Watching Linus Roache slink across the stage in Middletown, Will Eno’s new play off-Broadway, I couldn’t quite believe this was the same actor I’d first seen almost 20 years ago, as Edgar in a Stratford King Lear that also introduced me to Ralph Fiennes. Roache’s physical appearance is remarkably unchanged, but his Middletown role – a handyman in a small American city – is one I could never have imagined him tackling in those long-ago days at the Royal Shakespeare Company.
I should not have been startled: Roache keeps evolving as an actor. As a prosecuting attorney on American TV’s Law and Order, for example, a role he recently wrapped after two seasons, his American intonations were not credible; the speech and the characterisation felt forced. On stage now, his American accent is as calm as his gait.
Channelling Eno’s sometimes amusing, sometimes flat literary voice, Roache is the only actor in Middletown who creates a person rather than an empty vessel filled with Eno’s cleverness. And it’s a good thing: without his performance, the evening would seem protracted.
The un-vivid nature of Middletown characters can be interpreted as poetic: people living lives of quiet desperation, to whom the playwright gives voice. Or it can be viewed as existential: a word applied to Eno’s deservedly successful monodrama, Thom Pain, which premiered off-Broadway almost six years ago.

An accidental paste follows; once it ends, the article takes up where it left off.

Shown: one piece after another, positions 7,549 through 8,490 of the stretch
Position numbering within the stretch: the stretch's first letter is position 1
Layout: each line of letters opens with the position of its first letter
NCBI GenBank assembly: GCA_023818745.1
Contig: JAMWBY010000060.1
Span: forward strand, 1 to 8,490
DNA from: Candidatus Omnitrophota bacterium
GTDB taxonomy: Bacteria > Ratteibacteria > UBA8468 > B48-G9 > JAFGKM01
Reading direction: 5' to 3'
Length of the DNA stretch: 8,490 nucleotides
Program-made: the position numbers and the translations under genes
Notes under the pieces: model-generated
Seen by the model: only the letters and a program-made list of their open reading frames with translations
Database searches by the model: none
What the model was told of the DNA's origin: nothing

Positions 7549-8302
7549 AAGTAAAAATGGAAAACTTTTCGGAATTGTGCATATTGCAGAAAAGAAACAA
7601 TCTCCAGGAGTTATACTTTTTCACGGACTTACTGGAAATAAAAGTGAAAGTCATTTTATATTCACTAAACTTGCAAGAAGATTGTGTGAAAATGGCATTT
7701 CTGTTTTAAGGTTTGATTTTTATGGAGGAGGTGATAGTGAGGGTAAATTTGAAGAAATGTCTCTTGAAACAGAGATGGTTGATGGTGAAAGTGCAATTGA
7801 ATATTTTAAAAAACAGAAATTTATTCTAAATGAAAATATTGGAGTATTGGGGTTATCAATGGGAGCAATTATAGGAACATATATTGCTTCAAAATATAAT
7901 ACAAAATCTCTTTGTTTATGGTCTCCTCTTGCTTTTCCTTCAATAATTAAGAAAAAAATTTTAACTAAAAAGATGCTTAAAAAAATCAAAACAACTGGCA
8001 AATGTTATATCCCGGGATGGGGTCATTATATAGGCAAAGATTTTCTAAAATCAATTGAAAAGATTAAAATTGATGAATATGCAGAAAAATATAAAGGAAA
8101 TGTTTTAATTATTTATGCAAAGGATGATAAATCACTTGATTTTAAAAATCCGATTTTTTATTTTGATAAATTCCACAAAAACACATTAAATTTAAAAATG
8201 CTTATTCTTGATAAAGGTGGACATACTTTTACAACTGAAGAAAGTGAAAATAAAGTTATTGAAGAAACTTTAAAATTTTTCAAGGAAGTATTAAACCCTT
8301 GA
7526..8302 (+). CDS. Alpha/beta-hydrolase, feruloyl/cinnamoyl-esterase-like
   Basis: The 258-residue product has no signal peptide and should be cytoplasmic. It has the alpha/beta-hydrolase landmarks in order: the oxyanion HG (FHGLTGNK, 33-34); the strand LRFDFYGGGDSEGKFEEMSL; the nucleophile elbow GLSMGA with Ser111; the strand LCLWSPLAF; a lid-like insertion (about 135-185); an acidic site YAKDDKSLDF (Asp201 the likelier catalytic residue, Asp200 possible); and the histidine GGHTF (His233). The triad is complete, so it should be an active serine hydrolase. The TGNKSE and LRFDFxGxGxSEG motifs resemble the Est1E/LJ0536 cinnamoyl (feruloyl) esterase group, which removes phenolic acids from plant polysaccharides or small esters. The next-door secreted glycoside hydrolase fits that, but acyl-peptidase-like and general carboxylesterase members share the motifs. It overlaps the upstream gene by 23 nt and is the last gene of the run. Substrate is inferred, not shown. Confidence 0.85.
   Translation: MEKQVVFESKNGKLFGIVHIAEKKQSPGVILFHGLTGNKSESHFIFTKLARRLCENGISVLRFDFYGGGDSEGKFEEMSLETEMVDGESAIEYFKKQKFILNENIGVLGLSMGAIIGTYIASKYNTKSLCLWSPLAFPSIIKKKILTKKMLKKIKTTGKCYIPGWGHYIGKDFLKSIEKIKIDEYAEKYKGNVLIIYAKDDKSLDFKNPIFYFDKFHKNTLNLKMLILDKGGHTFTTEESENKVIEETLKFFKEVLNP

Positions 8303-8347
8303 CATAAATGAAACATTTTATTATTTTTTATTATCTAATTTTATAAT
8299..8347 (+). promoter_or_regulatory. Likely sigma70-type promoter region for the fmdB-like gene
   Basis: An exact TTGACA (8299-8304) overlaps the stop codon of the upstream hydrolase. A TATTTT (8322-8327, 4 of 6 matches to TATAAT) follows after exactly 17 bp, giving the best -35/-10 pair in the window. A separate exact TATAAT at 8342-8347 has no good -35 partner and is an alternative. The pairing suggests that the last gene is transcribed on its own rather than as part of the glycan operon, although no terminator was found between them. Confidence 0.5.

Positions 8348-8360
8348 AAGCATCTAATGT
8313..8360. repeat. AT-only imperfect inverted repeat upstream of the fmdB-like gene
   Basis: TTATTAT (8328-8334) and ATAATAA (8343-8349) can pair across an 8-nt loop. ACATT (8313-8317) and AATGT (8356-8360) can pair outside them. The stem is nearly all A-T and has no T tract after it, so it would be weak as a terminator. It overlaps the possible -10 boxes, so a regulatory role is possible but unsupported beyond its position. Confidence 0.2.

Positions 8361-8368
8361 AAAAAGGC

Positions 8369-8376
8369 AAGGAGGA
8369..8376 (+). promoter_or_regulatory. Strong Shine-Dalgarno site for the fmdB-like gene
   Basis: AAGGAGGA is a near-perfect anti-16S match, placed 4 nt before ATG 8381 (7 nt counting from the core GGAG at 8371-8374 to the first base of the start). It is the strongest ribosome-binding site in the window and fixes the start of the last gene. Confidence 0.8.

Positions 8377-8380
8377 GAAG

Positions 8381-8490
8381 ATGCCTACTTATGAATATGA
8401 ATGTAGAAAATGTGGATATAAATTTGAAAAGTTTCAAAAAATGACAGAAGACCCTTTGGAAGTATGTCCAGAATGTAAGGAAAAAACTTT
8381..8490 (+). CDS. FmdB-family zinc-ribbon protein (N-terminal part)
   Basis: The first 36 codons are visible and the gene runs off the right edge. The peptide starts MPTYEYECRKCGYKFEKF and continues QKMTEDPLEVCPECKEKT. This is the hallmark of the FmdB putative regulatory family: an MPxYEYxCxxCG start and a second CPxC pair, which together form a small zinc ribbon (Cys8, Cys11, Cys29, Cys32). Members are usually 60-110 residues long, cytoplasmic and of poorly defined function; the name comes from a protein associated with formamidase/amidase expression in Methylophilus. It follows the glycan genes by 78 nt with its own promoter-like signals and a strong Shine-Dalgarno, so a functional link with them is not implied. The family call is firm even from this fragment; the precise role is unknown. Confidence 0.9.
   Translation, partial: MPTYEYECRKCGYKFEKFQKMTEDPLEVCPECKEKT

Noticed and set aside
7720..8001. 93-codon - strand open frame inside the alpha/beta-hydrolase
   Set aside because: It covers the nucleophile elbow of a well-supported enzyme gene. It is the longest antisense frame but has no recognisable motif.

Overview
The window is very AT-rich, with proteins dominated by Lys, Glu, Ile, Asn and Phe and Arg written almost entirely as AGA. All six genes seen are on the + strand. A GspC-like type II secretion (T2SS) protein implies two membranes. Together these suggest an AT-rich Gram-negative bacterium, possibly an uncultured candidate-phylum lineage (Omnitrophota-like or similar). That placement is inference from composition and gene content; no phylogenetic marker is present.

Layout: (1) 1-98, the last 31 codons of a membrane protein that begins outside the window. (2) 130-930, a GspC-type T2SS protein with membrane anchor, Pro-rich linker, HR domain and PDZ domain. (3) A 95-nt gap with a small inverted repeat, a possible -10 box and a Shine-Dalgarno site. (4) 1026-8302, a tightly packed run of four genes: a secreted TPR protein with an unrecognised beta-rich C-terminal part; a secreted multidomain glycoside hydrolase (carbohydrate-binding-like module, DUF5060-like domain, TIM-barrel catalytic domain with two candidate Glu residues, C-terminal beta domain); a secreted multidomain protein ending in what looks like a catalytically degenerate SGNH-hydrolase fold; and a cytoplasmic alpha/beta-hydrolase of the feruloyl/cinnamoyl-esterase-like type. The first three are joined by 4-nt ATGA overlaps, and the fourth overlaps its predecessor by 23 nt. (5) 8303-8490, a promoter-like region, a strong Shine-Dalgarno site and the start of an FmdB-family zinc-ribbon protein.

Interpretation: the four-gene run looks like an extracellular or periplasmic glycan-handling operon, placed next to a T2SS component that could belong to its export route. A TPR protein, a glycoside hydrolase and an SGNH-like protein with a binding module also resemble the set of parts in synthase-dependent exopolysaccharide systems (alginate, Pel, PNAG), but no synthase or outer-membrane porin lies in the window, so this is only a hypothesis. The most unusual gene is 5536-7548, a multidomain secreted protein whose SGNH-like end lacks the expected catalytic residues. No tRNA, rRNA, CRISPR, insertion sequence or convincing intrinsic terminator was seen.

But if your characters are weak then you place more burden on the plot, and Middletown doesn’t have much of one. For the most part, it details the relationship of Roache’s character with Middletown newcomer Mary Swanson, given a sweet reading by Heather Burns. Village eccentrics – a librarian, a cop, a mechanic – dart in and out.
Eno’s gift – the reason estimable theatres produce him – is in his voice. On paper, his dialogue may appear flat, but in the hands of professional actors it has a dangerously quirky quality that is unlike anyone else. (Certainly not like Samuel Beckett, to whom Eno has been glibly compared.)
When Roache is speaking his matter-of-fact lines to Mary it becomes possible to believe that Middletown might lift off into something memorable. And the play, with occasional talk of black holes and gravity, encourages astronomical interpretation. But more often the evening remains earthbound. () www.vineyardtheatre.org
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